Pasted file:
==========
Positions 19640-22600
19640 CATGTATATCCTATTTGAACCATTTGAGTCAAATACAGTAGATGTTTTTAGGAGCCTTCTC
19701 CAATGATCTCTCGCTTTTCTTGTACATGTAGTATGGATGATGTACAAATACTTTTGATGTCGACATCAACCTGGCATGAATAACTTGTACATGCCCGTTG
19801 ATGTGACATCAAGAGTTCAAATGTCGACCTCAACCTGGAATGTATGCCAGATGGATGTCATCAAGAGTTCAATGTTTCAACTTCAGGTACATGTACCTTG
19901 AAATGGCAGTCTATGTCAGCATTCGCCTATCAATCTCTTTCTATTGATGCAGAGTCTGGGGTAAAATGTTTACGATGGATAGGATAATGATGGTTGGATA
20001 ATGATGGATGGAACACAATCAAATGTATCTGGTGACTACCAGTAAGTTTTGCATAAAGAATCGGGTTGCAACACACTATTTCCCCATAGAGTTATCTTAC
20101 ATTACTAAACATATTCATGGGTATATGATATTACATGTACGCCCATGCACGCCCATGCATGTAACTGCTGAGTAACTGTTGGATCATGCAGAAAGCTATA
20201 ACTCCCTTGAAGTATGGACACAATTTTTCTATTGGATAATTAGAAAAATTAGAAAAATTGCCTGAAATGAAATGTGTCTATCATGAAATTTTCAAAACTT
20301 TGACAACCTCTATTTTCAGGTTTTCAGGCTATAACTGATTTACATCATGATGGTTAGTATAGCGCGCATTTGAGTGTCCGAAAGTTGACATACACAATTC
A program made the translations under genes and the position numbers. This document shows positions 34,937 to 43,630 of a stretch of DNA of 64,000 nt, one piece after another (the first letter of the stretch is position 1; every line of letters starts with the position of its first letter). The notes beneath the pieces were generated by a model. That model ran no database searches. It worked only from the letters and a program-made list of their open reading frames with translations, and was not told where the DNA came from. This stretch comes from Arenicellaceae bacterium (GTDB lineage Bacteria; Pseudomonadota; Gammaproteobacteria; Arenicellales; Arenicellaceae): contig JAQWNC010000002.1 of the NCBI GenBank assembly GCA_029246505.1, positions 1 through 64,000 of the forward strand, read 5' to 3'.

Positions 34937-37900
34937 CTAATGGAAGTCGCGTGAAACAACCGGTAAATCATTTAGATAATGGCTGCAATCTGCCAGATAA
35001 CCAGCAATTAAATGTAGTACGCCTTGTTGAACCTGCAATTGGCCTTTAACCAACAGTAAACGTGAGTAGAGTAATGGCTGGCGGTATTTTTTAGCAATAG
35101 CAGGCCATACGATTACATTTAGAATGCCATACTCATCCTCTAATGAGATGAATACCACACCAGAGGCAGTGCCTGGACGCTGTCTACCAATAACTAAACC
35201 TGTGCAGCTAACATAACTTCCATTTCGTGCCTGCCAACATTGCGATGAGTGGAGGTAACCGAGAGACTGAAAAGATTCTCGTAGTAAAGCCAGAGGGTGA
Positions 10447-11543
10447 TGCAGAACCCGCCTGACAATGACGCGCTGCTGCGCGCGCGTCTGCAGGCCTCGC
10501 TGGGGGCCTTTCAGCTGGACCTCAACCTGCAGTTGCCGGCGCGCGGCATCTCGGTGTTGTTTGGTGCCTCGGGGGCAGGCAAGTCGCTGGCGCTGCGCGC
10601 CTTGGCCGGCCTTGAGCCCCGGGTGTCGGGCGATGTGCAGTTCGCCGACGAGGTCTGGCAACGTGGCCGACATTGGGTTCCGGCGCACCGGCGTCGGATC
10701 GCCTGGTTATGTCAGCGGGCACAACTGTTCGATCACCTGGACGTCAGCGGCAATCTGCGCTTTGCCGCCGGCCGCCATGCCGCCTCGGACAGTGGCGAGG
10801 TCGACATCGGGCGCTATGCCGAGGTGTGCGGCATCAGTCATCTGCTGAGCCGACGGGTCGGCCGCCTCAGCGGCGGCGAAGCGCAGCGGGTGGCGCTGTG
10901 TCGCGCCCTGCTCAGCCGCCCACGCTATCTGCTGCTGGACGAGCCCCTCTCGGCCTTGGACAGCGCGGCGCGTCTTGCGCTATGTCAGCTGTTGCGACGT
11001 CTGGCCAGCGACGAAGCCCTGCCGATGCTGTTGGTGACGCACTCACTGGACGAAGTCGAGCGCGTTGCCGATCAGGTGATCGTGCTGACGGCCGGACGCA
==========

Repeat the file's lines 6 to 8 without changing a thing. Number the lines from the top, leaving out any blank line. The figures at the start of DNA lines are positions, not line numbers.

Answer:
20001 ATGATGGATGGAACACAATCAAATGTATCTGGTGACTACCAGTAAGTTTTGCATAAAGAATCGGGTTGCAACACACTATTTCCCCATAGAGTTATCTTAC
20101 ATTACTAAACATATTCATGGGTATATGATATTACATGTACGCCCATGCACGCCCATGCATGTAACTGCTGAGTAACTGTTGGATCATGCAGAAAGCTATA
20201 ACTCCCTTGAAGTATGGACACAATTTTTCTATTGGATAATTAGAAAAATTAGAAAAATTGCCTGAAATGAAATGTGTCTATCATGAAATTTTCAAAACTT